Unsanitary living conditions are unfortunately all too prevalent in Montreal. Our own Lena Slanisky reported today that an apartment complex in Cote-des-Neiges is infested with cockroaches, bed bugs, and is embroiled in a dispute over garbage. For many Montrealers, this is their reality.
Our city is a hub for students and workers from abroad and many don't know what rights they have regarding sanitation. Even locals might not be completely aware of their tenant's rights.
Montrealers need to know that the law is on their side when it comes to living in unsanitary conditions. If your landlord is giving you grief over garbage or pest infestations, here's what you need to know.
If you constantly have to deal with infestations and garbage problems in your building, you first need to know about the Régie du Logement.
It's a commission that protects the rights of tenants in Quebec "in order to promote more harmonious relations between lessors and lessees and ensure that each party complies with the obligations arising from the lease".
As defined by the Régie, unsanitary living conditions "refers to situations that may cause the dwelling to be in poor habitable condition or unfit for habitation."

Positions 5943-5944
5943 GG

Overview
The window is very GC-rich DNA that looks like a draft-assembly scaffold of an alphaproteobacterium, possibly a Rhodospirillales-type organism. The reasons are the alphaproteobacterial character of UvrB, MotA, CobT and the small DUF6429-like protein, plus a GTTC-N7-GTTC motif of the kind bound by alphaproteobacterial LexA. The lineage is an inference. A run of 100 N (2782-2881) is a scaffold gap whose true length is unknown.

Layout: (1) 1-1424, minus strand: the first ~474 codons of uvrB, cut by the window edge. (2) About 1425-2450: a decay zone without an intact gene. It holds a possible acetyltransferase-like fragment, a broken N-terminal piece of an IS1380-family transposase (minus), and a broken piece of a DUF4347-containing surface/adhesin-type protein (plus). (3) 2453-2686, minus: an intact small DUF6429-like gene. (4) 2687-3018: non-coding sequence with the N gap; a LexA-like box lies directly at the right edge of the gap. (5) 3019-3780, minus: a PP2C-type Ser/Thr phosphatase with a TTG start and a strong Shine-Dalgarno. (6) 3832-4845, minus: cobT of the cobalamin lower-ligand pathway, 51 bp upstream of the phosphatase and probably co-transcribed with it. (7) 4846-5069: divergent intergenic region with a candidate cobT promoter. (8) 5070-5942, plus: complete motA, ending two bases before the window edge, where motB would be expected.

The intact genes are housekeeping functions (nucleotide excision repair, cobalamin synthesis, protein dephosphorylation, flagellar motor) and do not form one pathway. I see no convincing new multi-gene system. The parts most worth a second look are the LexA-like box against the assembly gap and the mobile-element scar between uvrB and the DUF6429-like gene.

- Mould or fungus
- Vermin (e.g., cockroaches, bedbugs or ants)
- Rodents (e.g., rats or mice)
- Excessive humidity or contaminated air
If you're thinking about your own apartment when reading all that, you might have to take some legal recourse. Though not all dwellings in unsanitary conditions are unfit to live in, it's up to your landlord to ensure your living space isn't detrimental to your health and well-being.
Once the Régie files a report with you, it's your responsibility to provide evidence and file a grievance with your landlord or building authority.
If the Régie finds that your dwelling is indeed uninhabitable and unsanitary, your landlord must carry out renovations or cleaning within a certain number of days or will be liable to face a minimum fine of $5000. In the most egregious cases, both a work order and a maximum fine of $25,000 will be imposed.
The City of Montreal also goes to great lengths to protect the tenant's rights in sanitation cases. According to their official website, the Service de la mise en valeur du territoire (SMVT) has been mandated to implement and action plan to enforce sanitation laws.
In all, Montreal tenants have two excellent governmental resources to help them combat unsanitary and unsafe living conditions.
To file a report with the Régie du Logement, please click here.
To know when your borough's garbage collection is, please visit the city's official website.